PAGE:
The role of IGF-IR and IGF-II in the proliferation of lung cancer cells remains poorly understood. However, IGF-II autocrine stimulation through IGF-IR found in some human tumors of epithelial origin (33,34) implies the possibility of the same mechanism of action in lung cancer. The results presented in this paper prove all prerequisites that IGF’s autocrine loop operates in lung cancer. These are concomitant expression of IGF-I, IGF-II, and IGF-IR mRNA and corresponding proteins, as well as tumor cell growth inhibition by IGF-II/IGF-IR antisense therapy. Recently, we showed a similar pattern of IGF’s action in hemangiopericytomas. Almost all tumors expressed IGF-IR and/or IGF-II mRNA, and inhibition of ligand and receptor activity abrogated tumor proliferation in vitro (20,21). These and the results of other authors suggest that IGF-II may function as important paracrine or autocrine growth factor for some tumors. In the lung carcinomas tested in this study, the autocrine IGF’s action seems to be more plausible. This is corroborated especially by the fact that in vitro growing tumor cells, free of any non-lung cancer cells paracrine influence, express IGF-IR and secrete IGF-II. We strongly believe that some members of IGF family play a role in tumor self-incitement (35,36).

Contrary to the oncogenic activity of IGF-I, IGF-II, and IGF-IR, mannose 6-phosphate/IGF-II receptor functions in humans as a tumor suppressor; a significant part of this activity comes from the control of level of IGF-II. However, when mutated, most commonly by LOH in one allele and point mutation in another (11,37), it loses its antioncogenic activity and neoplastic transformation, caused by IGF-II overaccumulation, may occur. Our results prove this notion: IGF-II-/IGF-IR-negative tumors express strongly M6-P/IGF-IIR protein irrespective of tumor subtype and stage. On a contrary note, IGF-II-/IGF-IR-positive tumors were mostly negative or slightly positive for type 2 receptors. They fail, almost completely, to express type 2 receptors as they progress to more aggressive TNM stage (stage III). Loss of receptor function and associated accumulation of IGF-II, which binds to and activates IGF-IR, increases intracellular growth signals and promotes cell proliferation. This indicates that IGF-IIR is also a part of IGF’s autocrine loop, where operating as IGF-II antagonist, has tumor suppressor properties.

Considering the role of IGFs in neoplastic control, modulation of IGF physiology seems to be a reasonable choice in treatment of IGF-dependent cancers. There have been some successful attempts at IGF-targeted therapy of lung cancer or its brain metastasis by using either antisense approach, monoclonal antibodies, or suramin (3841). Our in vitro results show that antisense therapy to IGF-II and IGF-IR mRNA abrogates cell proliferation by preventing synthesis of specific proteins and disrupting intracellular signaling. However, despite the encouraging results from in vitro and in vivo studies using multiple cell lines, the limited clinical studies performed have been disappointing.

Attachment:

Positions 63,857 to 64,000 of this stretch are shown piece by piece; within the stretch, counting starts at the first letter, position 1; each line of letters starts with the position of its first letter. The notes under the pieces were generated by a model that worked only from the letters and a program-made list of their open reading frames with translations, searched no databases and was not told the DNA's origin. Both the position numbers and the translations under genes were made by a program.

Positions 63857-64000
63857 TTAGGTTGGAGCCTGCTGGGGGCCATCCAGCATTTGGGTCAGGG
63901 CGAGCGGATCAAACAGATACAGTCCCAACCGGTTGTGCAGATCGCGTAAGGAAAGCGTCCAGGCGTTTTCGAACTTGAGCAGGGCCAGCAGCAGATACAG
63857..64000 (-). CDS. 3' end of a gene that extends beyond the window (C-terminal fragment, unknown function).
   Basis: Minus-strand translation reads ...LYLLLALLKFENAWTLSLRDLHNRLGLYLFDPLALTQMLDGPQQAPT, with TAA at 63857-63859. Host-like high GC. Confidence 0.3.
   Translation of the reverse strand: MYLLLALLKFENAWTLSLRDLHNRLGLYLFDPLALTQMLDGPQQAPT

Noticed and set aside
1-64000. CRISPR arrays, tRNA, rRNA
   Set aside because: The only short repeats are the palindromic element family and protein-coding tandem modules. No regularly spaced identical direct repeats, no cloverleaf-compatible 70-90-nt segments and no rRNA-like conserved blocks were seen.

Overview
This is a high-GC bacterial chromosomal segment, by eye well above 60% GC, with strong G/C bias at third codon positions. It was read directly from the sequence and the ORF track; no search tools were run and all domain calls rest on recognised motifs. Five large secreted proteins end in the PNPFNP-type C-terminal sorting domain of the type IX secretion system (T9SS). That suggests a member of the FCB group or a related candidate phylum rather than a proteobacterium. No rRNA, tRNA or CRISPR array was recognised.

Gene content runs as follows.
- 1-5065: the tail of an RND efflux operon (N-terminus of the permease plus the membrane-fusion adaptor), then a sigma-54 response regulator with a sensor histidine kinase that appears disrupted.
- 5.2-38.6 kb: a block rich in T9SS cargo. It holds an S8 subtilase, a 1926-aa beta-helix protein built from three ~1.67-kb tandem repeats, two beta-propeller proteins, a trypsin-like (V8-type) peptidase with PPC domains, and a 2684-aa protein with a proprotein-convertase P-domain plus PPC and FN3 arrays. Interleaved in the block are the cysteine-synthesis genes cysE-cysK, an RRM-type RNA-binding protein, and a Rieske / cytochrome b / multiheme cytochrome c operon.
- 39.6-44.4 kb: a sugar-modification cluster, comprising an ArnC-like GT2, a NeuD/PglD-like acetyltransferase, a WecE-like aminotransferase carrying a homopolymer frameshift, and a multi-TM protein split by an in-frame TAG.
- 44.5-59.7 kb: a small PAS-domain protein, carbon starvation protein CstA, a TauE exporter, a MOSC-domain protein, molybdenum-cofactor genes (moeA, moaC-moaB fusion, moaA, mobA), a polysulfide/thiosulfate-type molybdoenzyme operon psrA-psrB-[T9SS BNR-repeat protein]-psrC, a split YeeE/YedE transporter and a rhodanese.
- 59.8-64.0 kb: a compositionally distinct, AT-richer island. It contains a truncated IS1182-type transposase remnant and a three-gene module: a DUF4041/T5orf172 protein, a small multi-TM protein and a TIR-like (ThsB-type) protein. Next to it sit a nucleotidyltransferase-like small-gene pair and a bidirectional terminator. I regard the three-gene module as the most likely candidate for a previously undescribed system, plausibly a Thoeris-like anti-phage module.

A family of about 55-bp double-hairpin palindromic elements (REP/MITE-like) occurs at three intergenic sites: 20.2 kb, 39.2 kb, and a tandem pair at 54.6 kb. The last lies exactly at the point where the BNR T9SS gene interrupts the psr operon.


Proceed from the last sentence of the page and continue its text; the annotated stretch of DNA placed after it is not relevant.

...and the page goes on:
IGFBPs are small proteins that modulate IGF’s biological effects by altering ligand-receptor interactions. Therefore, the concomitant expression of IGFBP-4 and IGF-I and IGF-II in 17 and 34 tumor samples, respectively, do not fit, at the moment, in the proposed autocrine IGF loop of action. However, the finding of gene expression at the mRNA level does not mean necessarily that the functional protein is synthesized; even if it is, there is the possibility that it is degraded rapidly by specific proteases. And finally, elevated expression of not only IGFBP-4, but also other binding proteins, together with elevated expression of IGF-I and IGF-II, was also observed by other authors, in both lung and other tumor models (42,43). In a healthy organism, IGFBP-4 is produced locally by several cell types. It can also bind to the cell membrane, but the regulatory mechanisms of both actions are still unknown. Therefore, the question on the role of IGFBP-4 in carcinogenesis has to be elucidated further.

In conclusion, our results support the hypothesis that production of IGF-I, IGF-II, IGF-IR, and M6-P/IGF-IIR, different from that in normal tissue, influence lung cancer growth by autocrine mechanism. Targeting of IGF-I, IGF-II, and/or IGF-IR by “antisense” approach may represent an effective and practical cancer gene therapy strategy.


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This work was supported by grants 00981103 and 00981104 from the Ministry of Science and Technology, Republic of Croatia.

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Correspondence to Jasminka Pavelić PhD.

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Pavelić, J., Pavelić, L., Karadža, J. et al. Insulin-Like Growth Factor Family and Combined Antisense Approach in Therapy of Lung Carcinoma. Mol Med 8, 149–157 (2002).